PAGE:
Nearly 400K Illinoisans have gotten COVID-19 vaccine shots, but only 83K are fully protected so far

The progress the state has made since the first shots were given Dec. 15 barely scratches the surface of the unprecedented campaign to vaccinate at least 80% of the state’s 12.7 million residents.

SHARE Nearly 400K Illinoisans have gotten COVID-19 vaccine shots, but only 83K are fully protected so far
A pharmacy resident prepares the Pfizer-BioNTech COVID-19 vaccine last month at Mount Sinai Hospital on the Southwest Side.

A pharmacy resident prepares the Pfizer-BioNTech COVID-19 vaccine last month at Mount Sinai Hospital on the Southwest Side.

Ashlee Rezin Garcia/Sun-Times

A total of 384,658 coronavirus vaccine doses have been administered across the state since the first shots went into Illinois arms last month.

That includes just over 83,000 people who have been fully vaccinated with the required two doses, according to the latest data released Wednesday by the Illinois Department of Public Health.

Nearly 74,000 doses have been administered in Chicago, with 16,406 people fully vaccinated. In suburban Cook County, 70,201 shots have been given, including 16,653 people who have gotten both doses.

On average, about 25,409 doses have been administered each day across the state over the last week.

Health care workers are first in line for shots along with nursing home residents and workers. About 13% of all doses so far have gone to people in nursing homes and other long-term care facilities.

The progress the state has made since the first shots were given Dec. 15 barely scratches the surface of the unprecedented campaign to vaccinate at least 80% of the state’s 12.7 million residents. The 83,065 people who are fully vaccinated represent 0.65% of the population.

Gov. J.B. Pritzker has said about 3.2 million essential workers and people over 65 can begin receiving shots within a few weeks as supply allows. The state has received about 972,000 doses from the federal government so far.

The vaccine data came as the state’s COVID-19 infection rate fell for a fifth consecutive day with officials reporting 5,862 new cases of the disease and 97 more deaths attributed to it.

The cases were diagnosed among 76,107 tests, lowering the statewide average positivity rate over the last week to 7.3%. That key metric has gradually declined from 8.6% on Jan. 4.

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But coronavirus patients occupied 3,642 hospital beds across the state as of Tuesday night, an increase of 89 from the previous night. The number of those receiving intensive care fell slightly to 749, as did the number on ventilators, down to 386.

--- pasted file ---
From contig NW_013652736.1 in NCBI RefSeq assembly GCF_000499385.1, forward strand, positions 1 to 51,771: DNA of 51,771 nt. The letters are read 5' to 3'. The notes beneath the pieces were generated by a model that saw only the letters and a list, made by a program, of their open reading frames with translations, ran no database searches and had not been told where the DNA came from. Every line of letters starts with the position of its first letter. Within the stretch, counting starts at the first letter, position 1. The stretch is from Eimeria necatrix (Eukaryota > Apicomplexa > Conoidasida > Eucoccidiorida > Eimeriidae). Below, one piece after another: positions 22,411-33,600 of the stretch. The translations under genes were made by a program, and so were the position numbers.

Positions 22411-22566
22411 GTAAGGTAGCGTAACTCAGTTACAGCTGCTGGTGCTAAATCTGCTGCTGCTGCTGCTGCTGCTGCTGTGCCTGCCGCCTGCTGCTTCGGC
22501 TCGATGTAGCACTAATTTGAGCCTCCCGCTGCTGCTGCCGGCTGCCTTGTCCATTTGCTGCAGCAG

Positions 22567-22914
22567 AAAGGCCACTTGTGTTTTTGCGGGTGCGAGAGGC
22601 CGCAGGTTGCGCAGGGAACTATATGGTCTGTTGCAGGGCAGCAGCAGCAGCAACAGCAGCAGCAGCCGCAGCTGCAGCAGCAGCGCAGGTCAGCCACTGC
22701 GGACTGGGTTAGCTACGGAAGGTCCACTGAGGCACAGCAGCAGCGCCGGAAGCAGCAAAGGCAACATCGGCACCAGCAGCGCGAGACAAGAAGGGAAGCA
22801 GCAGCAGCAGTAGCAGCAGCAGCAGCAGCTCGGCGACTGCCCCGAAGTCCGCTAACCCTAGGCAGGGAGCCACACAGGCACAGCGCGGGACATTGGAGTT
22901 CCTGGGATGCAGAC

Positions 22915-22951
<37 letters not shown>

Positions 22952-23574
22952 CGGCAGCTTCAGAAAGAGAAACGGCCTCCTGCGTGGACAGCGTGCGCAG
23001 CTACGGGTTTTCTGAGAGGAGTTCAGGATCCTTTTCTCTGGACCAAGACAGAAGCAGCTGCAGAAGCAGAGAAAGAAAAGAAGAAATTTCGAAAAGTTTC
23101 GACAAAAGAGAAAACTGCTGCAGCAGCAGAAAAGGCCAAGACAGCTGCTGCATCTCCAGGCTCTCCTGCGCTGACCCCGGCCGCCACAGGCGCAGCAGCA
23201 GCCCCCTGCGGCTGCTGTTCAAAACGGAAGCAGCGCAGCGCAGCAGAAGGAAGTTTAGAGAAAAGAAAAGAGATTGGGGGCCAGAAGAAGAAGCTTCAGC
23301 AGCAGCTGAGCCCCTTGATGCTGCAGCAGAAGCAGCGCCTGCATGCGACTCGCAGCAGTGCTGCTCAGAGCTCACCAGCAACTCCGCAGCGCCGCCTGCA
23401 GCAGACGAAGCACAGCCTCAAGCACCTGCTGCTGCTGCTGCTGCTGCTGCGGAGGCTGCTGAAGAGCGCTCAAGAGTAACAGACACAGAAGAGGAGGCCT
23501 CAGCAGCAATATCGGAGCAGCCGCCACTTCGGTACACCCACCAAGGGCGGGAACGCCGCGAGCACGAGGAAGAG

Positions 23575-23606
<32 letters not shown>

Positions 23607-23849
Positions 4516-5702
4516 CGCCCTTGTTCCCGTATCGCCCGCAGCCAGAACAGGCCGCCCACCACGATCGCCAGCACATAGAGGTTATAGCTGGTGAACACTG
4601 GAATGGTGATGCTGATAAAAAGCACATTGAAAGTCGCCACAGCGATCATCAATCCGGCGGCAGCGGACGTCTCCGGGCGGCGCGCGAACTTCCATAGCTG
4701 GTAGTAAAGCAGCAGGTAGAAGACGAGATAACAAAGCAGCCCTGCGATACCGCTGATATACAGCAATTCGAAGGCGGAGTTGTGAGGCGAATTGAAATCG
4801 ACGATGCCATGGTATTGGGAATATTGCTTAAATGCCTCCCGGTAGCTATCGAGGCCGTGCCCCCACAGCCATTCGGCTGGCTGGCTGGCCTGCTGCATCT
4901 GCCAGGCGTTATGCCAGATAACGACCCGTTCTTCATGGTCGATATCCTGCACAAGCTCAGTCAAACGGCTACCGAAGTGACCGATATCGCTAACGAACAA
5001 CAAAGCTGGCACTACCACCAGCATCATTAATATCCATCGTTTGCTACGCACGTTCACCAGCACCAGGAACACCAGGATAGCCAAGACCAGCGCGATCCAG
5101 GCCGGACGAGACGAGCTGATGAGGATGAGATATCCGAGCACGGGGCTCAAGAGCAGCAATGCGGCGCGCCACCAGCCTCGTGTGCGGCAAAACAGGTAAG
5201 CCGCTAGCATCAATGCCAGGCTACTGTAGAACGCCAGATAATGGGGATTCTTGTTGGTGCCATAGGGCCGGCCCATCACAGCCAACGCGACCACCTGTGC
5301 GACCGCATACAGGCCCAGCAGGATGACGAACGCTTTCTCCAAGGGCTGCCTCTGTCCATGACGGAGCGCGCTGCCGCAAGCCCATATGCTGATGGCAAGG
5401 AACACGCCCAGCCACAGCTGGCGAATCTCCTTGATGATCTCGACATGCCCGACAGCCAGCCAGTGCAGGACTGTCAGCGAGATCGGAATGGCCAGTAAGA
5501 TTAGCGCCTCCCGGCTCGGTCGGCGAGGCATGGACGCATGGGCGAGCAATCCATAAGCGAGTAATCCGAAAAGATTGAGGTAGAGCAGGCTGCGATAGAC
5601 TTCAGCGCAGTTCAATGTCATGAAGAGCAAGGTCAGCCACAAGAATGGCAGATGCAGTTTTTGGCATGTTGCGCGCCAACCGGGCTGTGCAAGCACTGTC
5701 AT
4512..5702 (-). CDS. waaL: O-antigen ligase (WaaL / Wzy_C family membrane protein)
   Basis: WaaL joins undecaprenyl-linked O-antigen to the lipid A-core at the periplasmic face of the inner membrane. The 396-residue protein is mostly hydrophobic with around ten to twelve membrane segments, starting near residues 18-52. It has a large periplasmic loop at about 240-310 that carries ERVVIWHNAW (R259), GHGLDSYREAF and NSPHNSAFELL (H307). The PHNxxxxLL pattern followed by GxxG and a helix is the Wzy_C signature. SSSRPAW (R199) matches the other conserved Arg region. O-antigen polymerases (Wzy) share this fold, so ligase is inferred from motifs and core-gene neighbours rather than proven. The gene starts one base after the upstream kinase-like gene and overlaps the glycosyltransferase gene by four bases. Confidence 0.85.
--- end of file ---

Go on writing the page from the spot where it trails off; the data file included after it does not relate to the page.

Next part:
Hospitalizations are still down more than 40% overall compared to the late November peak.

The daily death total of 97 is slightly below the state’s average of 107 COVID-19 fatalities per day over the last week. The virus has already claimed almost 1,400 Illinois lives this year.

A Cook County man in his 40s was among the 45 latest Chicago-area residents to die with the virus.

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More than a million people have carried the virus in Illinois at some point over the last 10 months, and 17,840 of them have died.

More infectious variant still not seen in Illinois

Illinois health officials are still on the lookout for the more infectious variant of COVID-19 that was first identified in the United Kingdom last month and has since spread to about a dozen states. It has yet to show up in this state, though Illinois Public Health Director Dr. Ngozi Ezike said “it’s only a matter of time” before it does.

That time could be coming soon, though, as Wisconsin health officials announced Wednesday it had been detected there, a day after it was found in Indiana.

Despite that, Pritzker has said he’s cautiously optimistic the state has turned the corner after a devastating fall resurgence, and previously announced he’ll allow some regions of the state to begin loosening — but not lifting — business restrictions starting Friday if they keep hitting his health team’s benchmarks.

Seven of the state’s 11 designated regions are currently poised to move down from Tier 3 mitigations to Tier 2, including many of Chicago’s far south and western suburbs — but not Chicago or suburban Cook County. Going down to Tier 2 allows casinos and museums to reopen, and expands retail store capacity limits.

Full reopening won’t happen under Pritzker’s watch until coronavirus vaccine doses are widely available, and that’s still several months away.

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